Matthew Field has written an extraordinary biography about the exceptional film producer Michael Deeley. His knowledge of Deeley’s work is so encyclopaedic that once during the interview Deeley asked Field for a point of clarification on his own work.
We were told of the challenges in making the ‘Italian Job’ and even the tale during the filming of ‘The Italian Job’ of the driver and private plane on standby in Milan in case the mini car stunt scene went awry and Deeley needed to escape from the Italian police (life/art?). We even heard what would have happened after the cliff hanging ending of the film – solving on of cinema’s great mysteries. The producer pulled no punches in his distaste for The Deer Hunter writer/director Michael Cimino and their disagreements during the making of the oscar winning epic.
We were treated to clips from both of these films plus excerpts from ‘The Wicker Man’, ‘Don’t Look Now’ and perhaps the finest film which Deeley has produced; ‘Blade Runner’. If you want to know which version of ‘Blade Runner’ to watch, Deeeley was clear the ‘the final cut’ is the definitive version.
What I had expected was ‘the credit crunch for dummies’ what we got was something of a fireside chat about the economy with opinion writ larger than explanation. Interviewer Jesse Norman didn’t so much interview as throw in some observations of his own; he is after all an author and academic in his own right. The plum voiced Conservative PPC looked less at home at Hay than Kay, who is a centrist business economist and adviser to the Scottish National Party’s First Minister.
The chat was edifying and Kay gave us some clear views both on what went wrong and what we might do to set out on the long road to recovery. He also provided one of the great soundbites of the economic crisis with Kay describing the integration of retail and investment banks as like ‘linking a utility to a casino’.
I have to confess to being slightly concerned when the eminent particle physicist took to the stage wearing a short sleeve T-shirt pulled over his long sleeved collared white shirt. Not a great look and not aided by image of the cover of his book ‘Antimatter’ emblazoned on the t-shirt. I think perhaps that Frank thought this form of advertising more likely to encourage the audience to buy the book (rather than less).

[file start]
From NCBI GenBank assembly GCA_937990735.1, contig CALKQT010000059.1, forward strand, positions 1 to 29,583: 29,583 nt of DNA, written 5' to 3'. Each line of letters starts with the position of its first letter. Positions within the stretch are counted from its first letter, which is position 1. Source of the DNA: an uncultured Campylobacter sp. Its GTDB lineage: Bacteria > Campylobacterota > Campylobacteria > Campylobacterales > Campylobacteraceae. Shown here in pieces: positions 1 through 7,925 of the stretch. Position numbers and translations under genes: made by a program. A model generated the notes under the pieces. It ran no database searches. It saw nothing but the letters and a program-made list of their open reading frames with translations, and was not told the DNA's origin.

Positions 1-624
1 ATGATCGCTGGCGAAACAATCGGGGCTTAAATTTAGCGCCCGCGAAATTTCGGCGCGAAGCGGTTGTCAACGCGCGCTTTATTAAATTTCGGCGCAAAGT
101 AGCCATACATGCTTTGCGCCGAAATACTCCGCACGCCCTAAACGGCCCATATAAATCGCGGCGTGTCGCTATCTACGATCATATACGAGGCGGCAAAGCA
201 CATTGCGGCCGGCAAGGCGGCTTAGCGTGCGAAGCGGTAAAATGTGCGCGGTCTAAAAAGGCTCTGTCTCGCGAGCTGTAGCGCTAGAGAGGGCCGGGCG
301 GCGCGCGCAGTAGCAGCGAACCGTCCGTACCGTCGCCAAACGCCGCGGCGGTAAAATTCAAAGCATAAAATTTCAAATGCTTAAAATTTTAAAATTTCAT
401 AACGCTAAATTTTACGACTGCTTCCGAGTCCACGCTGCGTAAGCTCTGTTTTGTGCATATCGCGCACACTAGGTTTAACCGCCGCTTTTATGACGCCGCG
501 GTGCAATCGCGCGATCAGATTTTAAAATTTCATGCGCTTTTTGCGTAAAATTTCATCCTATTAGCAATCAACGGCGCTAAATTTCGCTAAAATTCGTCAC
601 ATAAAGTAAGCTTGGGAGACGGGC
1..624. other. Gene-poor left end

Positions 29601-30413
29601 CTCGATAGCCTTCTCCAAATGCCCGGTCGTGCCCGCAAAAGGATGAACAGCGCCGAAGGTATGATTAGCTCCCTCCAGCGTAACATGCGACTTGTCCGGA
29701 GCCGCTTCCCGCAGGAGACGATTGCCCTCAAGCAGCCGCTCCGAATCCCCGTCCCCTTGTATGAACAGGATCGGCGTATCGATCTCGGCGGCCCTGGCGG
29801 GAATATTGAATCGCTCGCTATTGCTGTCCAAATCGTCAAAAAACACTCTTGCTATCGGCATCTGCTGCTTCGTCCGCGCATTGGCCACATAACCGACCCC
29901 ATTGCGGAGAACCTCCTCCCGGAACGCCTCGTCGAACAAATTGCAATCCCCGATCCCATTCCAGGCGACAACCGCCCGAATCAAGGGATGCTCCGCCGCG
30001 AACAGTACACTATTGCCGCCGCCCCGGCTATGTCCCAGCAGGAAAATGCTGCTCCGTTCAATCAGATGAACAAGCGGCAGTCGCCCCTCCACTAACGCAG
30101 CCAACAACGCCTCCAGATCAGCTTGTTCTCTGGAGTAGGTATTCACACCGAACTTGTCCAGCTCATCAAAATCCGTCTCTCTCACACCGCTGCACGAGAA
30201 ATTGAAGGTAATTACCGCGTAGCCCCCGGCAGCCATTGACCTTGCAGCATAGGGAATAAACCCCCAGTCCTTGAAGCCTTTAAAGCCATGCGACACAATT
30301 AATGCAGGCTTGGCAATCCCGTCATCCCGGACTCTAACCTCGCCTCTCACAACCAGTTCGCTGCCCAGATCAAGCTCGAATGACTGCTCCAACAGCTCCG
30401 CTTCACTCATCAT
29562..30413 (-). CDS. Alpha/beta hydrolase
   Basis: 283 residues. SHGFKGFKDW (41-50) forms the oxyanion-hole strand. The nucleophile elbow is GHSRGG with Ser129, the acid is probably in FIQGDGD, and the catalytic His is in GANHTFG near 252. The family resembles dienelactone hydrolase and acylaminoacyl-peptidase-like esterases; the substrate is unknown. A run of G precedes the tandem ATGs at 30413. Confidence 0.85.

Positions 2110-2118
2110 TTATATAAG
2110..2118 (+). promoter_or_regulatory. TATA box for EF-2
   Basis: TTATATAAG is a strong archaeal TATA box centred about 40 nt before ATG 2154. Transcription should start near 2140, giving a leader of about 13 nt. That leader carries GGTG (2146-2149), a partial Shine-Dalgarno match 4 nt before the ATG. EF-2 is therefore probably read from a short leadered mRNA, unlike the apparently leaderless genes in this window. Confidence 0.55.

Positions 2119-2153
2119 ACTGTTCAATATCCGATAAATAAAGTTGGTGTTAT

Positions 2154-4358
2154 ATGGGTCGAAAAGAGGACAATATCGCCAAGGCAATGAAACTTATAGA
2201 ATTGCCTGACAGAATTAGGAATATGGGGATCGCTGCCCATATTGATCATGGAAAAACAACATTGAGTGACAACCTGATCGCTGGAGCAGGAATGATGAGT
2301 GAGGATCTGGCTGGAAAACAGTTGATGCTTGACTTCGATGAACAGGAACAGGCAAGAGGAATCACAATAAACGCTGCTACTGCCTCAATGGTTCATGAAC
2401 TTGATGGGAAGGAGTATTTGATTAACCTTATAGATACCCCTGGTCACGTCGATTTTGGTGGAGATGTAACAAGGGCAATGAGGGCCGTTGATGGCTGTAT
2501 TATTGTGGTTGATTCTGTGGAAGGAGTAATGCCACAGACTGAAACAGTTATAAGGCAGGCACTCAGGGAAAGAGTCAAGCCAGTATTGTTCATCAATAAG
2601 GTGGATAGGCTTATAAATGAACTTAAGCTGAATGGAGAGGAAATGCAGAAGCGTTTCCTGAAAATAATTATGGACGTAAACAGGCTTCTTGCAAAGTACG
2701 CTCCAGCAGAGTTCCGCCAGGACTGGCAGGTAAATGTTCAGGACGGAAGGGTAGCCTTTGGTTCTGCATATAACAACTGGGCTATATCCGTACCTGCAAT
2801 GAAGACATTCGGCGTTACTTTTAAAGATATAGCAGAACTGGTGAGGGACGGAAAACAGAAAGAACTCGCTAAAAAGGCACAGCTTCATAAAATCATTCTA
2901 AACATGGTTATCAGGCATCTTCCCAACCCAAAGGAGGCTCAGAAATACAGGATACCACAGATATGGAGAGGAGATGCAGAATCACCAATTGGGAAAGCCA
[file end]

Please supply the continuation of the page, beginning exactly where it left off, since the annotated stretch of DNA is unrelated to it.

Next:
This judgement call was echoed in the constant references to Dan Brown’s ‘Angels & Demons’. Presumably this was another marketing ploy – along the lines of the fact behind the fiction of ‘Angels & Demons’. I have no interest in Dan Brown and having fallen for it once will never read another of his books. Frank Close is a real expert, the explanations were fascinating and I left wanting more of the physics and less of the marketing.
Desmond Tutu is supposed to be the headline ‘act’ at this year’s Hay Festival but I’m not convinced that Stephen Fry is not the bigger draw. Tickets were sold out weeks in advance and there was a real sense of anticipation on the site as the hour of his homage to America approached.
Fry did not disappoint. He fulfilled the role of chat show guest to Festival founder Peter Florence’s genial host. The session was richer in anecdote than in structure but no worse for that. With the voice of Billy Wilder, Fry reported that Agatha Christie had been a poor writer of dialogue but in the mind of the great Director “plots like a fucking angel”. We were told of the Kenyan view that ‘Obama’ could have been their first “white” president and heard tales of Alistair Cooke’s charm, generosity and brushes with Hitler and Bertrand Russell.
Stephen Fry is rapidly turning into a national treasure and it is events like this that will help to seal the deal.
Jake and Dinos are less intimidating in the flesh than they are in print and the explosive confrontations into which other interviews have descended did not materialise at Hay. In fact unreserved contrarians though they are they make quite a charming pair.
There is a line and Jake and Dinos are on a mission to cross it, which they did in this interview but in the main it was engaging and revelatory. Perhaps the most interesting insight from the session was their reaction to the fire in Leyton, east London which destroyed many priceless works of art belonging to Charles Saatchi including their acclaimed installation ‘Hell’. In response to the claim that orginal art can not be recreated they are working on a reversioned installation – this time called ‘Fucking Hell’. Tracey Emin’s famous tent the explicative ‘Everyone I Have Ever Slept With’ was destroyed in the same fire and the artist has been adamant that she could not recreate it …. so, they claim, Jake and Dinos have recreated it, and they plan to show it and perhaps even produce multiple versions. I hope that’s true.